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Divorce doesn't get easier to manage with age

Research indicates that women who come from divorced families are 60 percent more likely to go through a divorce themselves. For men who come from divorced families, it's 35 percent. Kentucky couples who have beaten the odds by staying married until they reach an older age need to be acutely aware of these risks. That's because divorce has become more socially acceptable and common, and this is especially true for couples past the age of 60.

The phenomenon that describes divorce for older couples has been coined the grey divorce revolution. Some experts on the topic have suggested that increased divorce rates rise for this age group due to many life transitions, including empty nest syndrome and retirement. Others say, however, that this correlation isn't very convincing, citing the main cause of divorce being dissatisfaction in the relationship. The same reason that younger couples decide to separate.

Unfortunately, divorce even at older age can have a major impact on people that know the couple. Research shows that married friends of women who recently divorce at much more likely to divorce themselves in the near future. Separation can also have an impact on adult children who start questioning that status of their own relationships. Grey divorce is also believed to be one of the primary contributors of loneliness among the elderly.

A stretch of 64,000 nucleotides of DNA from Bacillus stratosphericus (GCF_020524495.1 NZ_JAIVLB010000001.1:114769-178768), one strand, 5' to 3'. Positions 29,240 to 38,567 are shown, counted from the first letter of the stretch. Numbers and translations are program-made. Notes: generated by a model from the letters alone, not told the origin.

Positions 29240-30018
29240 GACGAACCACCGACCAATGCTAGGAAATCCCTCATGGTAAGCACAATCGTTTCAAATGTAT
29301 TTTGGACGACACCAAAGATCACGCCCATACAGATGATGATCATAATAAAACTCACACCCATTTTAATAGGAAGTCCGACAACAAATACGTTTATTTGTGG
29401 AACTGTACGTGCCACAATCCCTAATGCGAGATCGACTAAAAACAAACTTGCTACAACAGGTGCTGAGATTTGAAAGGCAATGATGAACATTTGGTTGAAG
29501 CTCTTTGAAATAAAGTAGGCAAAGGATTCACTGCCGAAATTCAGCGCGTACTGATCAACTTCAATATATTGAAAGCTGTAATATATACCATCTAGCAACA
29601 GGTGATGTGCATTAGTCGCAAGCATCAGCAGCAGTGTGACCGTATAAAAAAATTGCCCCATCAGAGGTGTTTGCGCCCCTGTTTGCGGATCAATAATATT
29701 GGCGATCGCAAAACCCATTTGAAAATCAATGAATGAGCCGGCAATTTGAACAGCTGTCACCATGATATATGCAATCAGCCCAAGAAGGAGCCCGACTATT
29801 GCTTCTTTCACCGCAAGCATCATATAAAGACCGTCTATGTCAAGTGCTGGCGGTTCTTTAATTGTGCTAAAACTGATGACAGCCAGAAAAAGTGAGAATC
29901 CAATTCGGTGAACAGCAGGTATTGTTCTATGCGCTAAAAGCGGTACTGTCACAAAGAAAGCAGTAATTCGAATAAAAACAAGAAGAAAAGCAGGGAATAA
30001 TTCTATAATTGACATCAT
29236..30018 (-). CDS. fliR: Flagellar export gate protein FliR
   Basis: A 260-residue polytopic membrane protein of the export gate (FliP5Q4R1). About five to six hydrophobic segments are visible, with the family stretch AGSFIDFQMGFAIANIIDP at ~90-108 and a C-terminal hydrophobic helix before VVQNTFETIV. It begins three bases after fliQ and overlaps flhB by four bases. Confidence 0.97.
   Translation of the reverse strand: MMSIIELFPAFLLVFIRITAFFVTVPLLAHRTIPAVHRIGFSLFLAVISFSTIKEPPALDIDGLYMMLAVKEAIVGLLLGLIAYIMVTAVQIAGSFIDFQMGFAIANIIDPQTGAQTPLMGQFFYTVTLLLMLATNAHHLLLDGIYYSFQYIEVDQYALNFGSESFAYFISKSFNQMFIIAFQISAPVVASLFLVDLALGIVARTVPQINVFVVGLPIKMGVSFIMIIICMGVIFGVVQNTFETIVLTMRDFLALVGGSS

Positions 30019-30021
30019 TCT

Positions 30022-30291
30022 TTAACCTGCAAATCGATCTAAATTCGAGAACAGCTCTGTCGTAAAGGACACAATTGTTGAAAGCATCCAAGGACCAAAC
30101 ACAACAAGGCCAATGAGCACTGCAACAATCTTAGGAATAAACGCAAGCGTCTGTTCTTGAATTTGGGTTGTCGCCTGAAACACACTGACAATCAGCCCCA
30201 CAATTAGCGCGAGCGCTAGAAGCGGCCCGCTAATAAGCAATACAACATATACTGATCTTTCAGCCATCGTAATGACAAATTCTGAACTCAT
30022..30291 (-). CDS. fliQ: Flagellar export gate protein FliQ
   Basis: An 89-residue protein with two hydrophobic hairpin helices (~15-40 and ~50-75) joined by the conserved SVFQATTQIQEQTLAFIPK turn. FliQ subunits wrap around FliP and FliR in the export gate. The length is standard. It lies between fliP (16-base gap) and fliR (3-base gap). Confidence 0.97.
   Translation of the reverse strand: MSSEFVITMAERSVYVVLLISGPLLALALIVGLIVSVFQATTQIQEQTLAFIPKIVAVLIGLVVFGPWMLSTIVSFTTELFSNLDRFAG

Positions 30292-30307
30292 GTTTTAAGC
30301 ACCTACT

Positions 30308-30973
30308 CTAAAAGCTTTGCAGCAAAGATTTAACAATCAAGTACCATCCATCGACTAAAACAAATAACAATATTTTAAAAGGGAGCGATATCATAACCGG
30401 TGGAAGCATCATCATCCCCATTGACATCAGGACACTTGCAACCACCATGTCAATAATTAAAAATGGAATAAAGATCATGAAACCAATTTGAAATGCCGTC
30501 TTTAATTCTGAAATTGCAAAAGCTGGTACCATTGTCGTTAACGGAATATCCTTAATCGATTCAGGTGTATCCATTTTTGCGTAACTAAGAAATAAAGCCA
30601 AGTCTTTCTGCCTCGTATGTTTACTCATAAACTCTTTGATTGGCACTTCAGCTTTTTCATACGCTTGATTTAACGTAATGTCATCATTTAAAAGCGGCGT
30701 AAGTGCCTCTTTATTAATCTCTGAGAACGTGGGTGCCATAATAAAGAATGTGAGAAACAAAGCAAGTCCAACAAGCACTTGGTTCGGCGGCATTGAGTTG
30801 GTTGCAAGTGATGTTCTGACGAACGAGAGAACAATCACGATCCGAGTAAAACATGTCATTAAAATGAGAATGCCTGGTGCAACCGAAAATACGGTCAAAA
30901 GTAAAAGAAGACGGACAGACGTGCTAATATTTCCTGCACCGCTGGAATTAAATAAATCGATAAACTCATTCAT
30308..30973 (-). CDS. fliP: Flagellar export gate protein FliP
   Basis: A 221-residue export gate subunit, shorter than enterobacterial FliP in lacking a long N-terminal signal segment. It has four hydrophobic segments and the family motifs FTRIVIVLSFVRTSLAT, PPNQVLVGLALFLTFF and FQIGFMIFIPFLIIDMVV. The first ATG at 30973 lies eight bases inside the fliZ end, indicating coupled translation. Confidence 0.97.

No matter how old each ex-spouse happens to be in a divorce, it may be wise for each party to get representation from a family law practice. A lot can be at stake even if children are grown, especially in financial terms. Each party has the right to protect their own interests with support and guidance from a lawyer. In many situations, agreements can be made outside of court, but an appearance before a judge may be necessary.

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